I also baught into the long front and long side bar fad. After shooting them most of the summer and fall, I was putting up some real disappointing scores and had one real sore elbow, I put the hack saw to work on those bars and cut them down to size. My scores jump up acouple of points with the first cut so I got bolder and cut even more off the bars. Now I'm at 30 inch front and 10 inch side and finally shooting last years averages again and my elbow didn't hurt after shooting a round.

    So much for money well spent.

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    Senior Member MeanV2's Avatar
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    Sore Elbows is Not Good!!

    Dan
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    MAITLAND BOW DEALER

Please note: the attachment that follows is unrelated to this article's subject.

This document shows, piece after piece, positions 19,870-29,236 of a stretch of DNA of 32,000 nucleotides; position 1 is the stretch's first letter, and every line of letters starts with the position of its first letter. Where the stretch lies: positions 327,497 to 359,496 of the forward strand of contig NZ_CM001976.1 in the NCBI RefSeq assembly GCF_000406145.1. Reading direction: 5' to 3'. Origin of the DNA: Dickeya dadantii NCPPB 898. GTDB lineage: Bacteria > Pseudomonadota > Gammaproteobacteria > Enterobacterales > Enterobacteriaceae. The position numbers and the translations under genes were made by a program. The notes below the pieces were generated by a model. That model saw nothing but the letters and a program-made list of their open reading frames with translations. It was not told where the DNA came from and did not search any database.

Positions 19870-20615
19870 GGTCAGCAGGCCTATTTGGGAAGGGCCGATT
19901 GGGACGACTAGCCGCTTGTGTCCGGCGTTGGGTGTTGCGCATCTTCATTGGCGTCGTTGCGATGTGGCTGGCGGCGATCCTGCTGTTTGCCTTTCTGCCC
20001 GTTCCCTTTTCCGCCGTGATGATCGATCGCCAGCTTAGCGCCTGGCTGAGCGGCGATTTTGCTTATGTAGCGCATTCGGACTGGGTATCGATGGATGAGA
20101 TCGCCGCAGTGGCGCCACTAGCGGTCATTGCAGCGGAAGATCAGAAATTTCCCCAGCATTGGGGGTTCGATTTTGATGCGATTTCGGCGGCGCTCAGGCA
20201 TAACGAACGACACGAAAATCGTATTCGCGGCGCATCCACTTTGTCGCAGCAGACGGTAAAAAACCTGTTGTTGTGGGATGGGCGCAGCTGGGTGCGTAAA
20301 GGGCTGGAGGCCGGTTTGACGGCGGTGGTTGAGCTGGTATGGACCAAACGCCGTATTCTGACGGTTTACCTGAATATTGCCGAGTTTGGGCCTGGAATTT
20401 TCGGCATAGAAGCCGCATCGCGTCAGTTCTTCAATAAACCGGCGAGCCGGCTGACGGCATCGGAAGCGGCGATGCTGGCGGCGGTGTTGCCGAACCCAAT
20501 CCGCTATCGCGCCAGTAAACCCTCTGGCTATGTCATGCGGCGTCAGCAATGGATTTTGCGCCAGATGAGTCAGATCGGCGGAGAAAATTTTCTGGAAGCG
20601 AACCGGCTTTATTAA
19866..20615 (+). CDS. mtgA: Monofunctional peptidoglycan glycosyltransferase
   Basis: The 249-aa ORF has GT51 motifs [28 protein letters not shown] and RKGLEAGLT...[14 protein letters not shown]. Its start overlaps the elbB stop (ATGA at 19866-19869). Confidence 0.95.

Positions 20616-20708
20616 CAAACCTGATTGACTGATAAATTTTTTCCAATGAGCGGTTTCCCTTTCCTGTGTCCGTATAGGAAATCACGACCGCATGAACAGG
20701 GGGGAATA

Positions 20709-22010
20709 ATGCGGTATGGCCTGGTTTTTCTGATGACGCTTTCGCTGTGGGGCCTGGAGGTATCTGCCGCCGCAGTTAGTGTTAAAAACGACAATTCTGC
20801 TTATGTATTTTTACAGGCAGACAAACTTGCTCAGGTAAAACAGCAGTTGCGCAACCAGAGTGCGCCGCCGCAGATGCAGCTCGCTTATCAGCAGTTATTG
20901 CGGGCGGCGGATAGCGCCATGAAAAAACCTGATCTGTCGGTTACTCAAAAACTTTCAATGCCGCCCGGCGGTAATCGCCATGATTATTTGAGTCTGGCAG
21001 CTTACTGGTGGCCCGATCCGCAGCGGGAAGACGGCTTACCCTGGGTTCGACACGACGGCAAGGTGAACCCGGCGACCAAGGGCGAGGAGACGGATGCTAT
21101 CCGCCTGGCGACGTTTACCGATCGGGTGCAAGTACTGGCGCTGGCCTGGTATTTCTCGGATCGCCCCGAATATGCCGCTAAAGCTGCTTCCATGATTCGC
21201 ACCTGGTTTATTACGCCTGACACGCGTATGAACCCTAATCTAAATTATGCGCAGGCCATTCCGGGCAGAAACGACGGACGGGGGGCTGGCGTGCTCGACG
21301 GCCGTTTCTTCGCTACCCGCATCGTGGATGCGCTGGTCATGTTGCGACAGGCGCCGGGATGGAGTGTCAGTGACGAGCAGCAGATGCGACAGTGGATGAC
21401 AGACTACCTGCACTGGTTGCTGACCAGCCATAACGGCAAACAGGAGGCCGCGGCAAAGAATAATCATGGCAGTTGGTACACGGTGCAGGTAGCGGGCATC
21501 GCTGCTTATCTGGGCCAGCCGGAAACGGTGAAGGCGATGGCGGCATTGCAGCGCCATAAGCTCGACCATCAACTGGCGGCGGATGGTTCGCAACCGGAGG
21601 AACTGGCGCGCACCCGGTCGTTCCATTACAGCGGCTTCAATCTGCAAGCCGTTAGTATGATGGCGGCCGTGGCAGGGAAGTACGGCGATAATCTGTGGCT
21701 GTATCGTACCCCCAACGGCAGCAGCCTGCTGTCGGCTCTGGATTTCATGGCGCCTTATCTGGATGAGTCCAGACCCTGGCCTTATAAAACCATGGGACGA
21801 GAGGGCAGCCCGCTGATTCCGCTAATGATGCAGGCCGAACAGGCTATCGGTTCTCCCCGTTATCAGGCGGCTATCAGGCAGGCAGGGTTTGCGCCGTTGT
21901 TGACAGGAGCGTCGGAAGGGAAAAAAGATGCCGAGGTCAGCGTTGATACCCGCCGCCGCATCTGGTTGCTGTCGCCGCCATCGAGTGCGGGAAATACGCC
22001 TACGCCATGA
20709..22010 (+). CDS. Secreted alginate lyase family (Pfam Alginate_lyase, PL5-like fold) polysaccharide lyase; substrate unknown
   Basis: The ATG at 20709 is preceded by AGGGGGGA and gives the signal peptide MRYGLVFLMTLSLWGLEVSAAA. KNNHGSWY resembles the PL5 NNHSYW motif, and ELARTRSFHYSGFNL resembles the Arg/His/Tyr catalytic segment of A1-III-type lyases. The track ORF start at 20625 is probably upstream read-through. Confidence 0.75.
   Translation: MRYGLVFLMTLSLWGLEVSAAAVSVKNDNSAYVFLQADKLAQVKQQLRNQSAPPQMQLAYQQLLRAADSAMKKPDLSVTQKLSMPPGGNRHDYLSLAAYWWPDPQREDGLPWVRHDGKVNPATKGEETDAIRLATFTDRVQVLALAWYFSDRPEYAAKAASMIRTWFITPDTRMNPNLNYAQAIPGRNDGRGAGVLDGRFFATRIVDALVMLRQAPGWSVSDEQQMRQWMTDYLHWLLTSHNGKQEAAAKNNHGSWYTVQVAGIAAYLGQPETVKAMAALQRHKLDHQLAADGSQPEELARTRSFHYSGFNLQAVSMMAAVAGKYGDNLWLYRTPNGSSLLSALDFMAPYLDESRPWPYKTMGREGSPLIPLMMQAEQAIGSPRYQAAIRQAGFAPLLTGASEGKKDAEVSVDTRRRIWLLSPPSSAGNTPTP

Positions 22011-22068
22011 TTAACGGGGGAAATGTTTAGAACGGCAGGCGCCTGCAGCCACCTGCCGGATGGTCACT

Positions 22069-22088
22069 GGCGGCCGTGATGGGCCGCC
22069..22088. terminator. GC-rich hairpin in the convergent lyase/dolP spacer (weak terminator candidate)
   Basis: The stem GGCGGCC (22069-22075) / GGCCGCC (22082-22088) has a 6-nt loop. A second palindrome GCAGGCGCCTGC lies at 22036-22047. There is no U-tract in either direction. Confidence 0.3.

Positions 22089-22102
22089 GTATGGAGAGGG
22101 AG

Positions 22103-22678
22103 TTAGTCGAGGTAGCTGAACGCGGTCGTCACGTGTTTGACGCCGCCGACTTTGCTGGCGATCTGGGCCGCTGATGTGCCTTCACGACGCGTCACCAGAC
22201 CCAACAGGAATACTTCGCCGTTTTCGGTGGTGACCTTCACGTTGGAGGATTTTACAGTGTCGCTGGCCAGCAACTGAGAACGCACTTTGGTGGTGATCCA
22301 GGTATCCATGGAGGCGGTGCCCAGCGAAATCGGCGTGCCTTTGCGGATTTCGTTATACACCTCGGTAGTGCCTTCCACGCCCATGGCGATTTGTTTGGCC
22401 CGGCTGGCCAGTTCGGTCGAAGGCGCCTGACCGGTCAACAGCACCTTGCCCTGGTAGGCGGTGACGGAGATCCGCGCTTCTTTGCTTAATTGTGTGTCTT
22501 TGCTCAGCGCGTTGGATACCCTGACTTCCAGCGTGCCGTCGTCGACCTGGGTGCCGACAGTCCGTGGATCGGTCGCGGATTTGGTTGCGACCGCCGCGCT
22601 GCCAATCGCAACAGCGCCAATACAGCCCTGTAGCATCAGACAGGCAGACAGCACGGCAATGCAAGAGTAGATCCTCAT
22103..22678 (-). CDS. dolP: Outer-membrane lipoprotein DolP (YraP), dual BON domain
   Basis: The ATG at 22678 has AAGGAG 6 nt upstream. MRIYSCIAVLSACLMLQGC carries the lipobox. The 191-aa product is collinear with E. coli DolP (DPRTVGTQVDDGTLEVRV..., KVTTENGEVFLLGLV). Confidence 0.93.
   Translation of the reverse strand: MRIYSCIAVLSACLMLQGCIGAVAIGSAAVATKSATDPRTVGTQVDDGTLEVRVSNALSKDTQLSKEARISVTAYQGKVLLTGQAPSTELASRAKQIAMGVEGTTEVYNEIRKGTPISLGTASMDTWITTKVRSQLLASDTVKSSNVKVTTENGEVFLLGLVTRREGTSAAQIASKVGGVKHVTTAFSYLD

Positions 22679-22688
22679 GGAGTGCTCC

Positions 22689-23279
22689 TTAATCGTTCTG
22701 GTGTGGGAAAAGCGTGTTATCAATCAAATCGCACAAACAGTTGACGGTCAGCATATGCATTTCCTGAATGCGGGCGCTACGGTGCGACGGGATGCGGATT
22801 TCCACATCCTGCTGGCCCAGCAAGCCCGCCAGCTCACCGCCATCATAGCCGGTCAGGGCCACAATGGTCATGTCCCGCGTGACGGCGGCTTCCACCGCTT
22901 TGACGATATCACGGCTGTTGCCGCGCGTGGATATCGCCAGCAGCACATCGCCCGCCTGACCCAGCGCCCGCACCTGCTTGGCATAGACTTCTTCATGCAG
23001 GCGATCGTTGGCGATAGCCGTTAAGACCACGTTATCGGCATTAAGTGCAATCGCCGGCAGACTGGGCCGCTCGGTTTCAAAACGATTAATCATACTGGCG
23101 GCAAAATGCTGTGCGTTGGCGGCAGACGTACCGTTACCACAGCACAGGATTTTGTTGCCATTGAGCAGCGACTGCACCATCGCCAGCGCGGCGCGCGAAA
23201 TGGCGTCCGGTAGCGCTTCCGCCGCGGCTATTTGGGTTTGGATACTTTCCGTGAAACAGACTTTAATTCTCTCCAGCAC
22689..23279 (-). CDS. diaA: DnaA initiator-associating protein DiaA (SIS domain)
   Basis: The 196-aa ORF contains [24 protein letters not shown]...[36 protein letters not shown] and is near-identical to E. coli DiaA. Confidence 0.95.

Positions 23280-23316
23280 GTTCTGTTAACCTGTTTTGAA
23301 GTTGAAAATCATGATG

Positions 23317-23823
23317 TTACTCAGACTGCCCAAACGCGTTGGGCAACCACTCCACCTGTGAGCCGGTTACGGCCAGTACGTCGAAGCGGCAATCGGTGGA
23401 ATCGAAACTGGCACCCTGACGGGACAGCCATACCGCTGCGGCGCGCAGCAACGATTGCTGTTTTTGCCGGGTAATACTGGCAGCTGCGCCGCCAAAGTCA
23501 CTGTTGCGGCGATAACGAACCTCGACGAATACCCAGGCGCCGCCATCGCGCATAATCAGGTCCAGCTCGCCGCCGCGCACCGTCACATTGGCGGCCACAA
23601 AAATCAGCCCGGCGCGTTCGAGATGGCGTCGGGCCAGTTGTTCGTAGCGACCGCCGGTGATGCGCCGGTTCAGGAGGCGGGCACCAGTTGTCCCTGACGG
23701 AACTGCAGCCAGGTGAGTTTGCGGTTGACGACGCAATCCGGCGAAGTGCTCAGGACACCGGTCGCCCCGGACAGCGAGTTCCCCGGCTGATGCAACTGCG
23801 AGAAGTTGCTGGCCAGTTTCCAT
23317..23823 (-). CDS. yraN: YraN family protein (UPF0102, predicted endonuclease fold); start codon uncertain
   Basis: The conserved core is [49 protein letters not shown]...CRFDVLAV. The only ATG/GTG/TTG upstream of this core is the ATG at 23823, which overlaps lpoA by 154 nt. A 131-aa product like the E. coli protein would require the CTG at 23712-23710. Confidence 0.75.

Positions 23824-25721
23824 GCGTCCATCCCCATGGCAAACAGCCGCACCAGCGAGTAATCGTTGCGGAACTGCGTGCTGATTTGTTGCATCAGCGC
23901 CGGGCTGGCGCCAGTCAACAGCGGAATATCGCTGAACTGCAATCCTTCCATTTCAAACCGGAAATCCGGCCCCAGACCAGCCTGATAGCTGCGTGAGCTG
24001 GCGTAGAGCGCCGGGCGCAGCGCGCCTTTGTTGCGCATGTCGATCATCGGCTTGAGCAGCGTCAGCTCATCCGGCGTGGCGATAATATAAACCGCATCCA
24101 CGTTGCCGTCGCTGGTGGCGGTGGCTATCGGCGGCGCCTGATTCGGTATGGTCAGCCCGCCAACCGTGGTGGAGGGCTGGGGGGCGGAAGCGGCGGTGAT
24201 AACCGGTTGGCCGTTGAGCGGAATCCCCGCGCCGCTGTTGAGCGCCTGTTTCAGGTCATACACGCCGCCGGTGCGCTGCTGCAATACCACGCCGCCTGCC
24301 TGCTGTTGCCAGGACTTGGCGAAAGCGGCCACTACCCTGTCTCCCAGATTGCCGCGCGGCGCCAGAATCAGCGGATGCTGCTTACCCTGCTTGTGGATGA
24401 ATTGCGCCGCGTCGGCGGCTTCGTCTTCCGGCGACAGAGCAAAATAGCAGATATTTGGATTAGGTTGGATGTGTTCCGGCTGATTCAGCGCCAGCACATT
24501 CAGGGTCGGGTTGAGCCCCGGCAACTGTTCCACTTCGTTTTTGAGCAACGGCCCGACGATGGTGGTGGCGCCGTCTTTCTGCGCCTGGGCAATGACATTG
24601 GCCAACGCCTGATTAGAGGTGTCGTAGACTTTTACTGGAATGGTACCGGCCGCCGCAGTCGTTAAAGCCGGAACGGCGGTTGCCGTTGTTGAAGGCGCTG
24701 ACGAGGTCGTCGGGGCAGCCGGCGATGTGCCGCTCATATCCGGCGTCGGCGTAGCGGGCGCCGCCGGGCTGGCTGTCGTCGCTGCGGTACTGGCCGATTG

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  9. #9
    Senior Member Brown Hornet's Avatar
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    Quote Originally Posted by Gator eye View Post
    One other thing I ve noticed with the super stiff and ridged bars is all the extra vibration has to go somewhere. On me it goes into my bow elbow.

    I also baught into the long front and long side bar fad. After shooting them most of the summer and fall, I was putting up some real disappointing scores and had one real sore elbow, I put the hack saw to work on those bars and cut them down to size. My scores jump up acouple of points with the first cut so I got bolder and cut even more off the bars. Now I'm at 30 inch front and 10 inch side and finally shooting last years averages again and my elbow didn't hurt after shooting a round.